The NYT is out with another report of the Pentagon stat that 14% of those released after being held in Gitmo subsequently engaged in terrorism.

An unreleased Pentagon report concludes that about one in seven of the 534 prisoners already transferred abroad from the detention center in Guantánamo Bay, Cuba, has returned to terrorism or militant activity, according to administration officials. 


The report, a copy of which was made available to The New York Times, says the Pentagon believes that 74 prisoners released from Guantánamo have returned to terrorism or militant activity, making for a recidivism rate of nearly 14 percent.

There’s something that all of the discussion on so-called "recidivism" from Gitmo never considers.

What are the chances that some, or even most, of these "recidivist" terrorists are actually men we recruited to spy for us? That is, they may have "returned to terrorism or militant activity," but did so with our blessing, with the understanding they’d send back information on what those militant groups were doing.

We do know the US and its allies were using those captured as spies of a sort. Just last weekend, for example, newspapers in the UK reported that an "Informant A" was used by the Brits and Morrocco to try to get Binyam Mohamed to "cooperate" with his captives. 

Mohamed, 31, says that in September 2002, after his ‘extraordinary rendition’ to North Africa, an agent known only as Informant A told him the torture would stop if he gave intelligence to the British.

The offer from the agent, a UK citizen of Moroccan descent, suggests that British security forces had the power to end his treatment, Mohamed’s lawyer claims.

Mohamed already knew the agent from London.


Clive Stafford Smith said: ‘The Moroccans told Mr Mohamed that Informant A was working with the British Government and pressed Mr Mohamed to do the same if he wanted to end his torture.


Informant A is said to have fought alongside Osama Bin Laden in the caves of Tora Bora.

He was said to have been captured and held at a U.S. base in Afghanistan in 2002, when he agreed to turn informant.

Terek Dergoul, held at the same base, said: ‘One of the guards was saying, "We’ve got another 007".’

The language here is particularly interesting: the reference to Informant A as "another 007" and the suggestions that Mohamed should "work with the British Government." If Binyam Mohamed had agreed to spy for the Brits, would he have avoided all that horrible torture he suffered?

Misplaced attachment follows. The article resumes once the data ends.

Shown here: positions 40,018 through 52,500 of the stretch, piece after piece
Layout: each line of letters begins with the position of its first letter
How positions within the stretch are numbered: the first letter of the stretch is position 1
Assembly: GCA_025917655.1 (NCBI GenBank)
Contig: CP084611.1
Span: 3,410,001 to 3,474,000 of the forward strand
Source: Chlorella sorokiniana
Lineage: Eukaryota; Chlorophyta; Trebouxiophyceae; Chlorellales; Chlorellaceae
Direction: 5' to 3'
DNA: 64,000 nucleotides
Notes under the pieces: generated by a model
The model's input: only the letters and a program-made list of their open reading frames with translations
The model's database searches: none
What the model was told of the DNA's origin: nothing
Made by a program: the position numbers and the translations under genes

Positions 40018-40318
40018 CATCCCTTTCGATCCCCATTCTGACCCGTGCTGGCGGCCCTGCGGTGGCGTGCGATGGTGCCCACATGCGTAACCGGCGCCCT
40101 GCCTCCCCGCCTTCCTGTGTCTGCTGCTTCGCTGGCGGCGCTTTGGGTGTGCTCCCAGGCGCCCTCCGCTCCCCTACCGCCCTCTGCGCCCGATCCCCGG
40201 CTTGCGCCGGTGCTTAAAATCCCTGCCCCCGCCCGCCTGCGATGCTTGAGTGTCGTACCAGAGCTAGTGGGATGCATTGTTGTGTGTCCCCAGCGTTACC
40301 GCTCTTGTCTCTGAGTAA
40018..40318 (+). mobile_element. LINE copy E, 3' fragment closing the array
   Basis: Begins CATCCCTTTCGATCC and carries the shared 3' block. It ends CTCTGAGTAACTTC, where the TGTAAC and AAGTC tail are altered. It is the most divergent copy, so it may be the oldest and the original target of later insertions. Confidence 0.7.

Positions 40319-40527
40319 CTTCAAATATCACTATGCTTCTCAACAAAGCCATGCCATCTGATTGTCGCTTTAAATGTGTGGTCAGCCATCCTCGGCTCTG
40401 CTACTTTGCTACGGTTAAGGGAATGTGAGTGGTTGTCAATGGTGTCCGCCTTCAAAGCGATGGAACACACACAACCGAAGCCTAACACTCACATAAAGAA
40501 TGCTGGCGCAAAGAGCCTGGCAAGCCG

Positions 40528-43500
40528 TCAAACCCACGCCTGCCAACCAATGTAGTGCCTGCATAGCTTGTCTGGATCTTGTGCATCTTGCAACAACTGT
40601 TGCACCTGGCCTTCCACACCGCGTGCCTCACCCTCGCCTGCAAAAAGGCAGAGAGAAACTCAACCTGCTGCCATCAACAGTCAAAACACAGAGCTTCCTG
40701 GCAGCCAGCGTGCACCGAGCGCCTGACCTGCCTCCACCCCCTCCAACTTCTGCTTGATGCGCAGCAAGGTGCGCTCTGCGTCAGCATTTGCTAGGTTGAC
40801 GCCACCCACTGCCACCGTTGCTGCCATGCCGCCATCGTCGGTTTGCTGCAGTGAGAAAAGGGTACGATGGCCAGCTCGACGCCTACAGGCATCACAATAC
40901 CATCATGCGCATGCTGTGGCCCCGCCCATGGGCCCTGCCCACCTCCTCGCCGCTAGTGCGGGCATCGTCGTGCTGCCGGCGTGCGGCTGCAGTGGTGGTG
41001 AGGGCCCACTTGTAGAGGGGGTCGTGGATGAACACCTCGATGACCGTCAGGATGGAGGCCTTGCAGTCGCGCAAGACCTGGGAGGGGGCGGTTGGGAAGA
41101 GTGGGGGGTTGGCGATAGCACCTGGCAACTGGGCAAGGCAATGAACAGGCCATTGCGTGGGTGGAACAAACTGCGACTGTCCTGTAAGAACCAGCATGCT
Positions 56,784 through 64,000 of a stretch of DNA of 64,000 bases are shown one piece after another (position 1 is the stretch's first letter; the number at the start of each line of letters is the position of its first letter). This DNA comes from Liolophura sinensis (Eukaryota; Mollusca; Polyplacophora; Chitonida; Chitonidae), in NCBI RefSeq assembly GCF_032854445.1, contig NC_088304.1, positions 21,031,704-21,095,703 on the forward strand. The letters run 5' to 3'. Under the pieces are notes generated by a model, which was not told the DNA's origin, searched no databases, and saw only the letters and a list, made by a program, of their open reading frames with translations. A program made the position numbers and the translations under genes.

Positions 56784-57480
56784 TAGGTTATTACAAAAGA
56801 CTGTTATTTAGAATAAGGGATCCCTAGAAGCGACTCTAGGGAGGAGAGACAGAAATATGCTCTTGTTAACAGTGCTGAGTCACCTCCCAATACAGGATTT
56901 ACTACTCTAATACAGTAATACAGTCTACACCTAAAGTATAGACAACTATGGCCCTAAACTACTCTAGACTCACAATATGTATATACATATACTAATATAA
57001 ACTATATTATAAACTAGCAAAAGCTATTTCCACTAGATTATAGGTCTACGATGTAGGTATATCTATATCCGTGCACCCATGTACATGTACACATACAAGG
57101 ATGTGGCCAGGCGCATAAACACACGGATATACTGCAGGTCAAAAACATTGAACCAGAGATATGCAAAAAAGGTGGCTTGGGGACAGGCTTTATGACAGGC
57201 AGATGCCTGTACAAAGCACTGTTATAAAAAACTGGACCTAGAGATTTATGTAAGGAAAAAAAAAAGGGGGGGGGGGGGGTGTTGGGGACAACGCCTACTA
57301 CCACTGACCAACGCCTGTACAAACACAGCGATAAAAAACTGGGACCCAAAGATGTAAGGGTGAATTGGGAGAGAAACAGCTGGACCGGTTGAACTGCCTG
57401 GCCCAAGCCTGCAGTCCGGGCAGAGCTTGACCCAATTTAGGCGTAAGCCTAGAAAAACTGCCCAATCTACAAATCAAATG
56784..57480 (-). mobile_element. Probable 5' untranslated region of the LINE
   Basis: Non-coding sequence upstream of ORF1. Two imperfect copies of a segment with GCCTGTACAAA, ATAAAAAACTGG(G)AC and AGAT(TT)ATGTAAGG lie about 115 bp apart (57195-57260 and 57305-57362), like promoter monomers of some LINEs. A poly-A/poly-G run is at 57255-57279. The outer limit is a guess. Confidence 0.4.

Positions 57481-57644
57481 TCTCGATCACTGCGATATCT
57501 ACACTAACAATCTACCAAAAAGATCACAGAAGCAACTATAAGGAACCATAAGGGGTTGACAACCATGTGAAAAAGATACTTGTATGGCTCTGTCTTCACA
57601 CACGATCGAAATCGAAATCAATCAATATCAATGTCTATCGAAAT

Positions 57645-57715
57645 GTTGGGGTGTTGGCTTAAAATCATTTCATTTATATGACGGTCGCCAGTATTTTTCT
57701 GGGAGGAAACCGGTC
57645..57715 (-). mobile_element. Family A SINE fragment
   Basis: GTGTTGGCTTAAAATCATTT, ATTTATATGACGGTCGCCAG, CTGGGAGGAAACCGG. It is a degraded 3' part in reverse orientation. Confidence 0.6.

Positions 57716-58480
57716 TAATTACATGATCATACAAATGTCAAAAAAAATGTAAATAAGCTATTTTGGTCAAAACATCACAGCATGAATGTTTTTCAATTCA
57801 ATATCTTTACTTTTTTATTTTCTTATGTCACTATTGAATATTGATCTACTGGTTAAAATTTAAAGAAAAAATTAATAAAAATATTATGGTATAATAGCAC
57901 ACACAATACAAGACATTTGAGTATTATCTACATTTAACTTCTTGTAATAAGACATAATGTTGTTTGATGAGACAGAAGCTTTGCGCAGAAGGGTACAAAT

The possibility that these "recidivists" are actually our recruits spying on Islamic extremists for the Americans might explain a few details about the report. For example, the report only lists 29 of the 74 purported "recidivists" by name. It doesn’t mention the others "because of national security and intelligence-gathering concerns." Sure, that might reflect a desire not to alert militants to our intelligence channels. It might also reflect a desire to protect our spies in the field.

And the possibility that at least some of these "recidivists" are now our spies might explain the hold-up on the release of the document. The NYT suggests the Bush dead-enders who did the report won’t release the report for fear of pissing off Obama and/or out of fear for their jobs, even while reporting that Obama is not pressuring anyone in the Pentagon to hold up the report. But the detail that the findings are "under review" suggests the dead-enders who did the report might have a credibility problem.

The Pentagon promised in January that the latest report would be released soon, but Bryan Whitman, a Pentagon spokesman, said this week that the findings were still “under review.”

Two administration officials who spoke on condition of anonymity said the report was being held up by Defense Department employees fearful of upsetting the White House, at a time when even Congressional Democrats have begun to show misgivings over Mr. Obama’s plan to close Guantánamo.


Pentagon officials said there had been no pressure from the Obama White House to suppress the report about the Guantánamo detainees who had been transferred abroad under the Bush administration. The officials said they believed that Defense Department employees, some of them holdovers from the Bush administration, were acting to protect their jobs.

There are a lot of reasons why such a report might have a credibility problem. But if they were counting the spies we recruited under threat of harsh treatment as "recidivists,"  it would certainly call into question the validity of the numbers. 

Aside from some allegations that recruitment is what the Americans were trying to do with their torture at Abu Ghraib (the pictures showing men in humiliating poses, which could serve as blackmail, were supposed to be a part of that), I really haven’t heard this question asked. But we do know they used detainees as informants and possibly as spies. If so, it might explain why so many went on to "rejoin" militant groups. 



Marcy Wheeler aka Emptywheel is an American journalist whose reporting specializes in security and civil liberties.